Featured Research

from universities, journals, and other organizations

Hostile environments encourage political action in immigrant communities, study finds

Date:
November 2, 2010
Source:
North Carolina State University
Summary:
A new study finds that anti-immigrant practices -- such as anti-immigrant legislation or protests -- are likely to backfire, and spur increased political action from immigrant communities. The study examined political activity in 52 metropolitan areas across the United States.

A new study from North Carolina State University finds that anti-immigrant practices -- such as anti-immigrant legislation or protests -- are likely to backfire, and spur increased political action from immigrant communities. The study examined political activity in 52 metropolitan areas across the United States.

Related Articles


"U.S. Census data indicate that 60 percent of the foreign-born in the U.S. are not citizens," says Dr. Kim Ebert, an assistant professor of sociology and co-author of a paper describing the research. "Non-citizens can't vote, so we wanted to determine how they are participating in political life."

Specifically, the researchers examined the number of protests from the immigrant community in metropolitan areas during the year 2000, to investigate the extent to which local conditions affect an immigrant community's willingness to take part in informal political action. The immigrant communities in the study reflect a range of backgrounds, including Latino, Asian American, Middle Eastern and African communities.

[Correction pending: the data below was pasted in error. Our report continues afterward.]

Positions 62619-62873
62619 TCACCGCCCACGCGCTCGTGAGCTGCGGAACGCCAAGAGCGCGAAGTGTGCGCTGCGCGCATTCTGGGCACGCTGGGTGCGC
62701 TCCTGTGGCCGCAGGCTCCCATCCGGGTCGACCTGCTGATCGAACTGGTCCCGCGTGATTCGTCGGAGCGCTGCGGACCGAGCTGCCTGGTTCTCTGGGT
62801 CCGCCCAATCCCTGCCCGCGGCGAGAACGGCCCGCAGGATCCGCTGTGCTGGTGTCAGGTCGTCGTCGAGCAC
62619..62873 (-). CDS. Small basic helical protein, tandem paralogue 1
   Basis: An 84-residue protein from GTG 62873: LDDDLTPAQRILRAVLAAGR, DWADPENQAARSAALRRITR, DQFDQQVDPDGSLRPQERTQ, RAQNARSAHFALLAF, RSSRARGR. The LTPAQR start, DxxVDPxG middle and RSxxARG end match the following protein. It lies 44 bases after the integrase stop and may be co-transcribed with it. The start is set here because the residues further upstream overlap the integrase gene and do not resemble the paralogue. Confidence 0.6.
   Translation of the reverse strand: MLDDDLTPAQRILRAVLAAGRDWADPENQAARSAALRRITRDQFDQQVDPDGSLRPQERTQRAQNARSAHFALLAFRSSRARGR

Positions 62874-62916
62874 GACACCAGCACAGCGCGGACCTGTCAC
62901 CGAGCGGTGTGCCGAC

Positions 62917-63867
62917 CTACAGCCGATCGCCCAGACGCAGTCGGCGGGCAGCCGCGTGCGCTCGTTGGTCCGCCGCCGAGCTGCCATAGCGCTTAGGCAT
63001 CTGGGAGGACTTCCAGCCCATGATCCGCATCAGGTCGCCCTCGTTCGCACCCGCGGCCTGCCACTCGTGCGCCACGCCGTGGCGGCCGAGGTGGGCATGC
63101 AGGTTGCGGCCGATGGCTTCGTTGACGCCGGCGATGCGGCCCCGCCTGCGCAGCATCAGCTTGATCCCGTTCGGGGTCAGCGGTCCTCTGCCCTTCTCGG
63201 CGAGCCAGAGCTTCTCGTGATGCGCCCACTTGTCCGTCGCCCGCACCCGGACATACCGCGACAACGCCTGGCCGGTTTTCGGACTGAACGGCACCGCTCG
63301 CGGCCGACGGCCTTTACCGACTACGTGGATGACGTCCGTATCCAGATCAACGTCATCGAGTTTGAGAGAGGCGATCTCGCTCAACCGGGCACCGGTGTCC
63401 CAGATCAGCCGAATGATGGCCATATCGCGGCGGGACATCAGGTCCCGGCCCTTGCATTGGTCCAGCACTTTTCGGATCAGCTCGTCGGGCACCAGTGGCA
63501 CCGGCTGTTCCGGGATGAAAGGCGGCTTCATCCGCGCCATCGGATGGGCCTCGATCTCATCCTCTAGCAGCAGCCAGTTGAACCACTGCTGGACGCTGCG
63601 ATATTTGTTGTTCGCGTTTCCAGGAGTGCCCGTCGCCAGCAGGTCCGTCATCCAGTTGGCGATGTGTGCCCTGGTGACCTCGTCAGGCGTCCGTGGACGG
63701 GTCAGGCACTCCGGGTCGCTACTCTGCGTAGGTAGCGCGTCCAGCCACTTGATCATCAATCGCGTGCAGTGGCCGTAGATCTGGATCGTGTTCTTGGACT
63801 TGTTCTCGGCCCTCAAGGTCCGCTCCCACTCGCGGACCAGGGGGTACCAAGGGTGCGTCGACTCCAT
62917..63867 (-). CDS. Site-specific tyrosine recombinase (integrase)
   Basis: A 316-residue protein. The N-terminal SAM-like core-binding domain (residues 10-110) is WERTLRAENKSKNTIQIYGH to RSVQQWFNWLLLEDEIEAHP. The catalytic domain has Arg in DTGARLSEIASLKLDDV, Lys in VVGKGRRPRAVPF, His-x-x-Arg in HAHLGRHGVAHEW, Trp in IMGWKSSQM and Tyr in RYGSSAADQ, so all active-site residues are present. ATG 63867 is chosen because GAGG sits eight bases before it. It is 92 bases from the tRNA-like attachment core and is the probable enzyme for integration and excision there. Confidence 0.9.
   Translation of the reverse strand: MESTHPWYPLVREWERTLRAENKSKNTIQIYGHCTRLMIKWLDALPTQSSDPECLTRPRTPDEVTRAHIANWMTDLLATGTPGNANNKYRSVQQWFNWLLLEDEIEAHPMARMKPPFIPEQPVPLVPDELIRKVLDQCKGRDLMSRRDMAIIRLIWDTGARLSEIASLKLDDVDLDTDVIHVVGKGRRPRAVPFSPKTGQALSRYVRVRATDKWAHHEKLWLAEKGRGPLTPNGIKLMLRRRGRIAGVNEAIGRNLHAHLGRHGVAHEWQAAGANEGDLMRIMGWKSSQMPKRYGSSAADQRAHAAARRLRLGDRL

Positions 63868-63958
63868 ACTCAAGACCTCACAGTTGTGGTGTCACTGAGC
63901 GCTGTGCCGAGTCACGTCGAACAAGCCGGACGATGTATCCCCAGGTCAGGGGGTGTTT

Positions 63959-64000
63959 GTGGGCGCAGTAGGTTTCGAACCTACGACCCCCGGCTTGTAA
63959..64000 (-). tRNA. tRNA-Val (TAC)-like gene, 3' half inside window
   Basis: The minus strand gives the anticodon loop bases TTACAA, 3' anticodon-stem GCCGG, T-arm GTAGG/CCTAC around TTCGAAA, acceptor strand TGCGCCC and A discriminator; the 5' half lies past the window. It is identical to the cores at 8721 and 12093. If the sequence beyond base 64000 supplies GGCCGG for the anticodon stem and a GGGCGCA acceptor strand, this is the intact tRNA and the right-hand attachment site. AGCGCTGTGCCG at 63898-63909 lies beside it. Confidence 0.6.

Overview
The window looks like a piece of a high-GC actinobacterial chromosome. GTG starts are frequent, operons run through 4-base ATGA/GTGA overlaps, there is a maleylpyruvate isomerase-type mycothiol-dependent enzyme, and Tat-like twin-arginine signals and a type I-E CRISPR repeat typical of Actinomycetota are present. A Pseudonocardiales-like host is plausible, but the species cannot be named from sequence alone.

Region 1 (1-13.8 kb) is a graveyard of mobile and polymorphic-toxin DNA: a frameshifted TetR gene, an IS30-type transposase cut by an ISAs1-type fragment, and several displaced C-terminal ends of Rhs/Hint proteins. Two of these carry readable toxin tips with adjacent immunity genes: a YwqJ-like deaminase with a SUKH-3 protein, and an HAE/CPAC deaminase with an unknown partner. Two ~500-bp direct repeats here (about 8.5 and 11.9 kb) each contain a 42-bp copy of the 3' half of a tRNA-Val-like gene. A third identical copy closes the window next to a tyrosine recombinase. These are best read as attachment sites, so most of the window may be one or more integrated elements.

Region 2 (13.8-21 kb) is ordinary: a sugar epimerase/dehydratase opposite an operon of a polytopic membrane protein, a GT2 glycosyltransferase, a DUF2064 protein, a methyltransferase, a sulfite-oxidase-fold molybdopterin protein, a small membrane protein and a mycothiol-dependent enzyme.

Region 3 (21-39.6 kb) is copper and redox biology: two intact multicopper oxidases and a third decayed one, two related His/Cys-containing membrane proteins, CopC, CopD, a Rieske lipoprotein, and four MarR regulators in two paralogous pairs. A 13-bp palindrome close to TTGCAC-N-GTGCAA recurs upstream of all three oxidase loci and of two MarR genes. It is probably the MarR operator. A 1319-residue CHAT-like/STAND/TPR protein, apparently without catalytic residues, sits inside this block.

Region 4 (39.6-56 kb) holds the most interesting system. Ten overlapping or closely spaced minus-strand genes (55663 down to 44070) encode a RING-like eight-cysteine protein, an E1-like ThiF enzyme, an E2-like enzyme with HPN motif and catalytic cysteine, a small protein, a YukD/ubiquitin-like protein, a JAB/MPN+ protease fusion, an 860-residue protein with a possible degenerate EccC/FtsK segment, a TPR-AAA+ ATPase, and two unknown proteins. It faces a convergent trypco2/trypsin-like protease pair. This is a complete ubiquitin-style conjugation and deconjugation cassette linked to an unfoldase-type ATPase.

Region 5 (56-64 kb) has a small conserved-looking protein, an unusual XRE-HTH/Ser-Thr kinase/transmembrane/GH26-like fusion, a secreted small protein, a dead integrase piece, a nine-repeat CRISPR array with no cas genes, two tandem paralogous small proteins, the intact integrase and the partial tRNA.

"Metropolitan areas that saw high levels of anti-immigrant activity, such as anti-immigrant protests or abusive practices, were subsequently more likely to see protest activity from the immigrant community," Ebert says. "In addition, metro areas in states that passed anti-immigrant legislation often saw a short-term dampening effect on protests -- but experienced significant increases in the number of political protests from immigrant communities in the long term."

Similarly, exclusionary metropolitan areas -- those with high levels of housing and employment segregation between immigrant and U.S.-born communities -- were also subject to more protests than areas that were better integrated. Moreover, protest was less likely to be used as a strategy for social change in inclusionary metropolitan areas where immigrants had greater access to formal means of political and social participation via citizenship, college education and voting.